The High Political Stakes in Las Vegas Explained

1013_Nevada Democratic Debate
Las Vegas Strip casinos are seen on April 9, 2014. Nevada is a pivotal spot for Democrats, an early-voting state with mostly urban, Asian and Hispanic voters. Las Vegas Sun/Steve Marcus/Reuters

Hillary Clinton, Bernie Sanders and the other candidates seeking the Democratic presidential nomination kick off their presidential debate season on the Las Vegas Strip Tuesday evening, but it won't be the last time they visit Sin City between now and February.

Nevada's early-voting status—it will be the third state to vote in the primary races in February, after Iowa and New Hampshire—and its swing state status in the general election make it a key prize in the 2016 presidential race. But its caucus system, transient population and diverse set of communities also provide a unique set of organizational challenges for campaigns.

Compared with Iowa, New Hampshire and even South Carolina, Nevada is by far the most diverse state in the early four primaries and caucuses. According to the 2010 census, African-Americans make up roughly 9 percent of the population, and Asian-Americans are 8 percent. But the most influential minority group by far is Latinos, who have grown to well more than a quarter of Nevada's residents.

Nevada's population is also great deal more urban than its counterparts, with nearly three-quarters of the population living in Clark County, home to Las Vegas and its suburbs. Reno is the other main population center, to the north along the border with California. In between are vast, empty sweeps of desert, dotted with small rural communities.

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That provides an opportunity for candidates in both parties who can appeal to minority communities. But, campaign operatives tell Newsweek , it will also test their ground game to an even greater degree than the other early states do. That's because unlike Iowa and New Hampshire, where there is a long tradition of political participation, voters in Nevada are new to their heightened political status. Getting people to turn out just to vote is difficult. Nevada typically rates in the bottom third of states in voter turnout in general elections. Caucuses, where people have to devote hours to register support for their chosen candidate, may be a quadrennial pastime in Iowa but not here.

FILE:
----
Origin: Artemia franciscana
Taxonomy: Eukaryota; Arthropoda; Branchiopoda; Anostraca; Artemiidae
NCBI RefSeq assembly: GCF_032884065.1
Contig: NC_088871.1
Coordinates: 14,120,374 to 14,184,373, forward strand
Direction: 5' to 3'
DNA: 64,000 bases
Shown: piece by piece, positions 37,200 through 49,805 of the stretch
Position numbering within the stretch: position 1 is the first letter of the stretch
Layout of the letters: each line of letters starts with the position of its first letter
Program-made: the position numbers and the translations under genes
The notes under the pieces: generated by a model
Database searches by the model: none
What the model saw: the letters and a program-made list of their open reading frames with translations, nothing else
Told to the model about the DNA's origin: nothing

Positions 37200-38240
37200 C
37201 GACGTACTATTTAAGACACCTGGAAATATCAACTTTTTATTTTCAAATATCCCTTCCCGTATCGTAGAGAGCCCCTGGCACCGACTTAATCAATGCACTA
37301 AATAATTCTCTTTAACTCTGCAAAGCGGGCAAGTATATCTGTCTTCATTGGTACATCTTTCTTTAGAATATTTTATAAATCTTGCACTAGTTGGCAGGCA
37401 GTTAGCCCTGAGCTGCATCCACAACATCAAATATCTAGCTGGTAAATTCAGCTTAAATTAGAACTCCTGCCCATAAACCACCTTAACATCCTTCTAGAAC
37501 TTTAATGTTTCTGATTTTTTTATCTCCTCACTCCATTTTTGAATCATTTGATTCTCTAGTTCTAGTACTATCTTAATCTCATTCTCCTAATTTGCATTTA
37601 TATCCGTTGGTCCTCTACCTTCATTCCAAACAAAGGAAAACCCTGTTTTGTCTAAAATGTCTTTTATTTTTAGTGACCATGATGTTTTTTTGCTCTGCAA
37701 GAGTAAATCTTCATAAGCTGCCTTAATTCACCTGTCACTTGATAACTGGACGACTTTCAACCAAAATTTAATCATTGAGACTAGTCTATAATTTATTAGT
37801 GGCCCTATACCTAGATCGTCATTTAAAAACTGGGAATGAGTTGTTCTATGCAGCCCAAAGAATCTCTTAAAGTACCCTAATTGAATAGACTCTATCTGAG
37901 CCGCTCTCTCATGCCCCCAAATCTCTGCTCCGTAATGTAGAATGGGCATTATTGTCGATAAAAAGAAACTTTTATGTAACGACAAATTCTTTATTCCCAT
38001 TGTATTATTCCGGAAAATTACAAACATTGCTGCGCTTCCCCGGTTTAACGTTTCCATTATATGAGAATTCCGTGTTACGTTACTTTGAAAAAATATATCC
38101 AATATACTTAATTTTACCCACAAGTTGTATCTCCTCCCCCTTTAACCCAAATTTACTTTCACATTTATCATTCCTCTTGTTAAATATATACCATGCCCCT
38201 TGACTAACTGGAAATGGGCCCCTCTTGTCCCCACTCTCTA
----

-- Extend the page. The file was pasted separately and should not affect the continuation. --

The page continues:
That helps explain why groups like labor unions are so influential in the Democratic contest. They have the organizational heft to deliver voters to the caucuses, especially Las Vegas's Culinary Workers Union Local 226, which represents many of the city's casino workers and has a high proportion of Latinos. "We have more than 70,000 union workers here in Las Vegas," Annette Wright-DeCampos, a Culinary Union shop steward who works at the Golden Nugget, said at a roundtable at union headquarters in Las Vegas on Sunday. "We have the manpower, but we're [only] going to back them if they support us." Other influential labor groups in the state include unions representing teachers and public sector employees.

President Barack Obama benefited from minority and labor support to win Nevada comfortably in the general election in the 2008 and 2012 contests. (He lost the popular vote to Hillary Clinton in the 2008 caucuses but won the most delegates.) But Republicans swept the state offices in 2014, amid historically low turnout across the country. GOP Governor Brian Sandoval is popular in the state and an up-and-coming Latino Republican on the national stage. His success suggests that if the party nominates someone like Cuban-American Senator Marco Rubio of Florida for president, it could help expand Republicans' appeal among Hispanic communities, although Rubio's tough stance on immigration is a nonstarter for many.

"The Latino community is an aspiring community; it's still on its way up the socioeconomic ladder in this country," Democratic Representative Joaquin Castro of Texas told reporters at a canvassing event for Hillary Clinton on Sunday, where volunteers were getting ready to knock on doors in one of East Las Vegas's Latino neighborhoods. Castro endorsed Clinton earlier this year, and his twin brother, Julian, Obama's secretary of housing and urban development, is set to do so Thursday in Texas. "Candidates generally have to make the Hispanic community believe there is a way up in America."